Take A Risk – Stay True To Your Voice

The following post is by Jennifer Stanley, author of Stirring up Strife.


You’re ready to write a novel. You’ve outlined all twenty-three chapters and plan to write about vampires in a fresh, exciting, and bound-to-be profitable way. Soon, Twilight fans will have a new obsession and you’ll be raking in the profits from the bestselling novels, movie rights, and merchandising.

Or not. In fact, the rejections of the proposal it took you six months to create have cited something “missing” in your voice. How could that be? You penned a supernatural love affair for the ages! It should be sent straight to the most powerful editors, not to the slush pile!

Don’t despair.

I’ve been there too. I’ve written more than one less-than-stellar proposal, believe me. Back when chick lit was all the rage and any book resembling a Sex in the City episode flew off the shelf, I decided to pen a chick lit-style mystery. My agent (the fabulous Jessica Faust of Book Ends) regretfully informed me that my voice wasn’t working. She was right. My attempts to form a plot focusing on cocktails, high fashion, and one-night stands fell flat. Road kill flat.

The book wasn’t me. Chick lit was selling, but I couldn’t write it. These days, vampires are hot, but I can’t write them either.

Then what do we do, fellow writers, when we can’t put our spin on what’s already selling? We color our voice with personal experience.

If an experience can move you, then it can move your readers as well. Case in point: I’d returned to church after a twenty-year hiatus and, inwardly kicking and screaming, joined a monthly Bible Study group. Taking this risk changed me. The people in the group changed me. I assumed they’d be a bunch of stuffy, judgmental, humorless, blue-haired Republicans and, except for the Republican part, I was completely wrong. They were flawed, funny, courageously honest, generous, beautiful, and wise. I’d never laughed so freely or cried so openly as I did in their presence.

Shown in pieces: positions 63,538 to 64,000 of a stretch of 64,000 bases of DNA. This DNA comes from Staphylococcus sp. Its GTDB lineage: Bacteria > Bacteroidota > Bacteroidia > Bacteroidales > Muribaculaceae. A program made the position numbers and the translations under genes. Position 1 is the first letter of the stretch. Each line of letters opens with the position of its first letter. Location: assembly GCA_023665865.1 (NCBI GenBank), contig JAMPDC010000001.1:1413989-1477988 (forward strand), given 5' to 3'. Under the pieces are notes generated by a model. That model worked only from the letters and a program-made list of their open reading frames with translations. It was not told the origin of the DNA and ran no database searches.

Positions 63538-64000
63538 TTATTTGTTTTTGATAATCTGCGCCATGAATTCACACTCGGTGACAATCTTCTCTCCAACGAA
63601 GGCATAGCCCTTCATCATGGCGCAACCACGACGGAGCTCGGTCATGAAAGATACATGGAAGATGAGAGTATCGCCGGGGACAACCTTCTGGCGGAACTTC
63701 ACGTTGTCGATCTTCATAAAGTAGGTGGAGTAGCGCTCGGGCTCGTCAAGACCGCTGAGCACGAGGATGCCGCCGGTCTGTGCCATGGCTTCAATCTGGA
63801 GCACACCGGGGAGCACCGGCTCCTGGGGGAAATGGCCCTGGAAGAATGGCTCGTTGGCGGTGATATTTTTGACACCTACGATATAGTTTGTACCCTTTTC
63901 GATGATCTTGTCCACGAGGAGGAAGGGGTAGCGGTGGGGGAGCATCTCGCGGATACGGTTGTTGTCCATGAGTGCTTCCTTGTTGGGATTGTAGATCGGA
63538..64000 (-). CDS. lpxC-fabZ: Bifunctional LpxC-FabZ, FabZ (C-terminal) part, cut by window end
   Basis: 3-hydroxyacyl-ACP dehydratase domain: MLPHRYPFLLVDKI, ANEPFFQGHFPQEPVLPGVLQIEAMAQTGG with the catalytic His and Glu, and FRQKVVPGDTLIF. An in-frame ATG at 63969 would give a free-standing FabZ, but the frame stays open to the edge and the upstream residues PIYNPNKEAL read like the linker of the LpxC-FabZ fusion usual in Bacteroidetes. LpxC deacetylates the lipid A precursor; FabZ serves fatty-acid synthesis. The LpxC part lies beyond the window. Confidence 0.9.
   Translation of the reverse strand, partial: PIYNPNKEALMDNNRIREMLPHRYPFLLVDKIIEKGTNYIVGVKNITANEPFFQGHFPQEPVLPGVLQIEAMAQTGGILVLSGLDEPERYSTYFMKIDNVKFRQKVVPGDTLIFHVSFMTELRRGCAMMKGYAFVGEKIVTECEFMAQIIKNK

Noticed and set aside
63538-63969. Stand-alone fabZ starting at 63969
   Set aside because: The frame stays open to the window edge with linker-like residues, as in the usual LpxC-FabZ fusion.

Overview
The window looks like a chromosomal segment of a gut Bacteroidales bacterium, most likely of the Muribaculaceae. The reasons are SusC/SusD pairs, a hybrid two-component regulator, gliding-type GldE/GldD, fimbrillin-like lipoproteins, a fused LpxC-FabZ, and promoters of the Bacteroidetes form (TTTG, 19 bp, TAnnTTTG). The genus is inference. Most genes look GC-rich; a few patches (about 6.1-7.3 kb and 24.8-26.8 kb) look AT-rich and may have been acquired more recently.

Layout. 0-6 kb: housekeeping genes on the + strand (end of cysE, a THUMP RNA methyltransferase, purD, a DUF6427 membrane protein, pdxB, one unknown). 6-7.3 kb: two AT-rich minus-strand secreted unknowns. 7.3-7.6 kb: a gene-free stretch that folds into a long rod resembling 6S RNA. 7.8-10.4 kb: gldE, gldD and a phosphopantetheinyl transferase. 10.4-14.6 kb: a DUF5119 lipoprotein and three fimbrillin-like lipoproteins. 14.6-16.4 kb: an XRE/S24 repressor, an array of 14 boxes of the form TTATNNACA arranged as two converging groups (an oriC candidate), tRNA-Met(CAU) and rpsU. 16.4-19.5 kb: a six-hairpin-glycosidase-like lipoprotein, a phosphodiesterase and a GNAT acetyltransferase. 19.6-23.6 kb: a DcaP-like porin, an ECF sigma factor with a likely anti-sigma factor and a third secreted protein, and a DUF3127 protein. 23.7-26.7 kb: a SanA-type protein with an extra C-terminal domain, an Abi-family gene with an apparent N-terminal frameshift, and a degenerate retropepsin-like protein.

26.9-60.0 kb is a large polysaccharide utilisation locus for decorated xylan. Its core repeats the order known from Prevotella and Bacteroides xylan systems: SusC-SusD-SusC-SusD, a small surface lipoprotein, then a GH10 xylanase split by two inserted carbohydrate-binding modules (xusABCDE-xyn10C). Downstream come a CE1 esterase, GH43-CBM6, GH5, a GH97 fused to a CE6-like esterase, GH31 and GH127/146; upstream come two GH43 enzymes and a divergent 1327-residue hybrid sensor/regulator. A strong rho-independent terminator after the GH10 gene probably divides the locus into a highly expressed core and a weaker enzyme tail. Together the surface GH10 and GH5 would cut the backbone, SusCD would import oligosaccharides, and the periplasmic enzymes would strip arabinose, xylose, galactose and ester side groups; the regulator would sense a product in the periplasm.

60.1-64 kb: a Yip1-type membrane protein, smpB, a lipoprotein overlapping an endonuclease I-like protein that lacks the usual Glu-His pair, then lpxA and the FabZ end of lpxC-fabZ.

I wanted to write about these precious people. I wanted them to solve crimes, to puzzle over obscure clues, to ensure that good triumphed over evil. In the end, I wrote a mystery series about church folk and two major publishing houses offered to buy it. And there wasn’t a single vampire in my proposal. I was in heaven (sorry, I couldn’t resist).

Your richest, most believable voice will be born out of dozens of such personal experiences. So don’t get hung up on Carrie Bradshaw or Bella Swan or whatever the next trend may be. After all, you don’t want to ride a trend; you want to start one. Forget what you think people are looking for and write your story. Your voice will outshine even the glitteriest vampire.

Jennifer’s new release, Stirring Up Strife, is published by St. Martin’s Press.

Available at your local bookstore or Amazon.com, Barnes & Noble, Borders. To contact the author please visit www.jbstanley.com

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4 thoughts on “Take A Risk – Stay True To Your Voice

  1. Great advise, but just a nagging question at the back of my head – would this somehow lead to the same story with recycled plotlines, over and over again? What if you do find your voice, but grow too comfortable with what you write (possibly because of a lack of ‘life-experiences’), and become afraid to venture further and beyond all that?

  2. Anninhell,

    The voice applies to your narrative sections. Your books will never get stale as long as your characters are unique and three-dimensional. I use dozens of characters per book and they all act differently. They keep each book fresh. Excellent question though.

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